I usually find occasion to use FsCheck, the F# variant of QuickCheck, about once a year. I can attest it is a powerful tool, well documented, and actively maintained.
The problem is to use it to full advantage takes a lot of thought. Frequently more thought than went into the feature you want to test. Deferring this extra effort feeds back on itself and so causes me to seldom use it. I have a relearning and reorientation curve every time I do use it. On the other hand every time I feel like I have gained a deeper insight into its power.
That said, it’s also useful for trivial test cases which don’t require as much effort, and you may be surprised at the problem edge cases they reveal.
One of the things I’m trying to do with Hypothesis is to make it more obvious that this is not the case by blurring the lines between property based testing and normal testing as much as possible. This might be harder to do in FsCheck, but it should still be feasible.
For example, I often recommend people just start by using property based testing as a structured fuzzer. It’s easy to do, typically reveals bugs, and is easy to extend in interesting directions as and when they occur to you.
Does anyone have experience with the rust port of quick check?
A fair number of people are using it: https://crates.io/crates/quickcheck/reverse_dependencies — I’m actually really happy that so many projects are using property based testing!
It’s a pretty faithful port of Haskell’s QuickCheck, and even shares a similar implementation strategy with Arbitrary and Testable traits. (Traits are similar in many respects to Haskell’s typeclasses.)
Just to make it clear BTW: My general impression of your work is that it is very good. I just haven’t put in enough time and don’t have enough familiarity with Rust (yet!) to properly commit to saying that in the post. I’d like to at some point.
TBH now that I’m looking at the reverse dependency list I’m just going to mark it as “Probably very good”
Awesome! We’re possibly making a rust API for SpiderMonkey’s Debugger API (the only interface is in JS right now, but Servo doesn’t want to support privileged JS) and the JS fuzzer has been incredibly helpful for catching and fixing bugs for the existing interface. My thinking is that to get the equivalent for the Rust interface, we should be using quickcheck.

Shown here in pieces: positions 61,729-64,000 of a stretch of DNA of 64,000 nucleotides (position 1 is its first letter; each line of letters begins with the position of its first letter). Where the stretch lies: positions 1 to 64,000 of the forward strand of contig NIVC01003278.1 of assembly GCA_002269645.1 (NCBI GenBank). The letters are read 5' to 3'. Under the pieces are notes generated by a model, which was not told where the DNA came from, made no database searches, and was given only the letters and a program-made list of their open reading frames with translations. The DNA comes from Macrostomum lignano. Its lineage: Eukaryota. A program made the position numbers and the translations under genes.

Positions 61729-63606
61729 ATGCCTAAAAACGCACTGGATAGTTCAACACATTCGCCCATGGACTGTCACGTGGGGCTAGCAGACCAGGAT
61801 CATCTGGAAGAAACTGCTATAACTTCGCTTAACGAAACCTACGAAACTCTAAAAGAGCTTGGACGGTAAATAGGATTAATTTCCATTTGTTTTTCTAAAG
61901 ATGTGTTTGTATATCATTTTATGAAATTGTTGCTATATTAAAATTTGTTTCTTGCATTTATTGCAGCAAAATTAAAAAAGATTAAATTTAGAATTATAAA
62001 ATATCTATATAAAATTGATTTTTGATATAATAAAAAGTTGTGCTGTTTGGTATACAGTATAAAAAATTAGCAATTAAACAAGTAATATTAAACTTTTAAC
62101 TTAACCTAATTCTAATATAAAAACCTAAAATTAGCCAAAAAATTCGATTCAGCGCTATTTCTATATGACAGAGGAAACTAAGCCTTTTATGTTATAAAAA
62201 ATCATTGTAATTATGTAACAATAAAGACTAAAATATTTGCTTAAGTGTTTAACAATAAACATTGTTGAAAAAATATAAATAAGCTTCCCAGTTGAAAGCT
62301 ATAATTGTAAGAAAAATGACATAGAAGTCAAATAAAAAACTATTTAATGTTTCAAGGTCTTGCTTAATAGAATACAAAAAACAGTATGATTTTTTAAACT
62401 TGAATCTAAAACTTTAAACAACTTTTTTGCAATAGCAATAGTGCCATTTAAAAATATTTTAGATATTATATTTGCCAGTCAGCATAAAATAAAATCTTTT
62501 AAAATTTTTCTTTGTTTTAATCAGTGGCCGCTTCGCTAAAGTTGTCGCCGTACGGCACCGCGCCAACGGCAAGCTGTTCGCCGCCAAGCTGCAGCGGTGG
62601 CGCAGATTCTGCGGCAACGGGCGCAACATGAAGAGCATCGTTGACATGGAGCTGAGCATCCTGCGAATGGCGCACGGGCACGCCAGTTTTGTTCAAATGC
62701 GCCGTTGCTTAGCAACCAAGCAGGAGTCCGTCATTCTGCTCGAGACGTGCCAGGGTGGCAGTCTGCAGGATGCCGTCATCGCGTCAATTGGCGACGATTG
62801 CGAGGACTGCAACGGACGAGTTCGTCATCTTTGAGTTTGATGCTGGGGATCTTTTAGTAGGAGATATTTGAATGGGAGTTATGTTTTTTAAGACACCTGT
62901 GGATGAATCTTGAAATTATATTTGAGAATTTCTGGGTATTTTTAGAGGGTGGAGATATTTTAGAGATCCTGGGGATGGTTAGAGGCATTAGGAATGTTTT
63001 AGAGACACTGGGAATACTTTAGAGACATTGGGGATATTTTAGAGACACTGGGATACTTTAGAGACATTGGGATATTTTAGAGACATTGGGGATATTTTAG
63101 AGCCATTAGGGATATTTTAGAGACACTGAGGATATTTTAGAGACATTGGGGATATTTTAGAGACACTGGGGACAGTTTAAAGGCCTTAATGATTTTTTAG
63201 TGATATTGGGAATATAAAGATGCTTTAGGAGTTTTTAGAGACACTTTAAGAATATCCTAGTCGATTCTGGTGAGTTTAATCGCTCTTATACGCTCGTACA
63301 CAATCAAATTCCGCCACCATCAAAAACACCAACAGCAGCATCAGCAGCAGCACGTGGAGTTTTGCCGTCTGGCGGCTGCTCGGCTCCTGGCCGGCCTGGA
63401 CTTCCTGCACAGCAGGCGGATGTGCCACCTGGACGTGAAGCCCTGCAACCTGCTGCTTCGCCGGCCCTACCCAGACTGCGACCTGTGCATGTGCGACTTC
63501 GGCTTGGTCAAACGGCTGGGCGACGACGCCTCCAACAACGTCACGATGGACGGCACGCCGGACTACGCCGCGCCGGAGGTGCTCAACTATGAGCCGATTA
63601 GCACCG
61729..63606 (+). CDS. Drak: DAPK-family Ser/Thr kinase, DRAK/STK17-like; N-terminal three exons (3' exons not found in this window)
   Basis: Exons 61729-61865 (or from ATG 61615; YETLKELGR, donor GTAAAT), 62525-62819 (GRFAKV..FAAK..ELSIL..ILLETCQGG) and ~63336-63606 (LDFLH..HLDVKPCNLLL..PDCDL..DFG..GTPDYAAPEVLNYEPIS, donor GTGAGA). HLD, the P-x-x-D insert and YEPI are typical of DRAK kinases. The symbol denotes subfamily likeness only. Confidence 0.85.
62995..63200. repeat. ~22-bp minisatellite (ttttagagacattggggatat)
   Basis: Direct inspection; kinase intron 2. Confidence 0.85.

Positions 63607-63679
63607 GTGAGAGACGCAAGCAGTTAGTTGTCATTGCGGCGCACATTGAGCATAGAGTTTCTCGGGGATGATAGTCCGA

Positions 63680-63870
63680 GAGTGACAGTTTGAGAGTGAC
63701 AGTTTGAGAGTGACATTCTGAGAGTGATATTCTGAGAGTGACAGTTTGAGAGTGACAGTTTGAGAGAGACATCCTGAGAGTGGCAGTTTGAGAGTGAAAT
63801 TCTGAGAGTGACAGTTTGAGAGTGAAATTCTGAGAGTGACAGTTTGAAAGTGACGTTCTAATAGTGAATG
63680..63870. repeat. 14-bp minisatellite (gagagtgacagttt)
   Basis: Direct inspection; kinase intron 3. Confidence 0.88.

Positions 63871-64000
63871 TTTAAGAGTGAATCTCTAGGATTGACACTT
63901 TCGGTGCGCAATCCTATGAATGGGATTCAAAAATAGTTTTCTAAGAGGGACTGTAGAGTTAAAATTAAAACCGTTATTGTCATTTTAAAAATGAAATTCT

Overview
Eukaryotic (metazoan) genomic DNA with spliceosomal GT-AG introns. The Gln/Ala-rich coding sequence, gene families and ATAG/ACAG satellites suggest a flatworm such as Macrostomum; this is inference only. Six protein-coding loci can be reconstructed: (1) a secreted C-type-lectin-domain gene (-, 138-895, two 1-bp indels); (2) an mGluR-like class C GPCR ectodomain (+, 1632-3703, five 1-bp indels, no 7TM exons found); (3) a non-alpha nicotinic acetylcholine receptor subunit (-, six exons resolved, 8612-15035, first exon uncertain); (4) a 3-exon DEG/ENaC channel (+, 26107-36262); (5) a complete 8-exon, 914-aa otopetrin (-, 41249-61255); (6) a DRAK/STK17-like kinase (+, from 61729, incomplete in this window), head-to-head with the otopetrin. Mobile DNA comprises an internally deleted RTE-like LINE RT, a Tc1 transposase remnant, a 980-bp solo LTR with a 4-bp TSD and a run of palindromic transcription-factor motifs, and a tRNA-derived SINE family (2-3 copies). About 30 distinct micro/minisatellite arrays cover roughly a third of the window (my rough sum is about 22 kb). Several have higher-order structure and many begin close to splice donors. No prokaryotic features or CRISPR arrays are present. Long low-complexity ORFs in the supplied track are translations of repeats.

The rating system isn’t clear. What makes one good, but another very good?
Smallcheck is ruled out at the start. Is there any evidence that a Quickcheck will be better under certain circumstances?
Mostly usability and completeness of implementation. It’s not a particularly exact system and would need a lot more work to give a really rigorous one.
Yes. There’s a lot you just can’t catch with exhaustive testing. Hypothesis pretty routinely finds bugs using its stateful testing that can’t manifest in fewer than, say, 8-15 steps. Even if each individual step were just a trivial yes/no (they’re usually much more complicated than that) you’re going to struggle to find those with exhaustive testing (65535 tests to run to cover everything up to 15 steps).
I’m not familiar with Hypothesis. Smallcheck vs. Quickcheck – it’s not clear that a random selection from a large set of finite values will be better generally than an increasingly larger set of all values. I am aware that some cases are more likely found using one method but not the other.
Given that Smallcheck and Quickcheck are complimentary, is it better to invest one’s limited time in one or the other? My sense is it’s better to invest in Smallcheck then Quickcheck. But I’m looking for a general study of this.
I don’t have a general study to give you I’m afraid. All I can report is that an extremely large fraction of the bugs found by Hypothesis in the wild could not have possibly been caught by exhaustive enumeration up to any reasonable depth. I couldn’t give you a number but my guesstimate is > 2/3, and of the remaining 1/3 most are of the form “You forgot this thing could be empty”.
I’m not aware of any empirical studies, but randomized generation of data has a long and fruitful track record of successful deployment and bug finding and I don’t really think the smallcheck work has anything nearly so convincing to show for it. If you do find something I’d be interested in reading it though.
What about https://github.com/pholser/junit-quickcheck for Java? I’ve used it only a tiny bit but it has felt very straightforward and user-friendly.
It fails the “supports example shrinking” requirement.
In general QuickCheck ports that don’t support shrinking are basically a dead end because they’re more frustrating to use than it’s worth, and if you make serious use of them you end up wasting a lot of time debugging their output.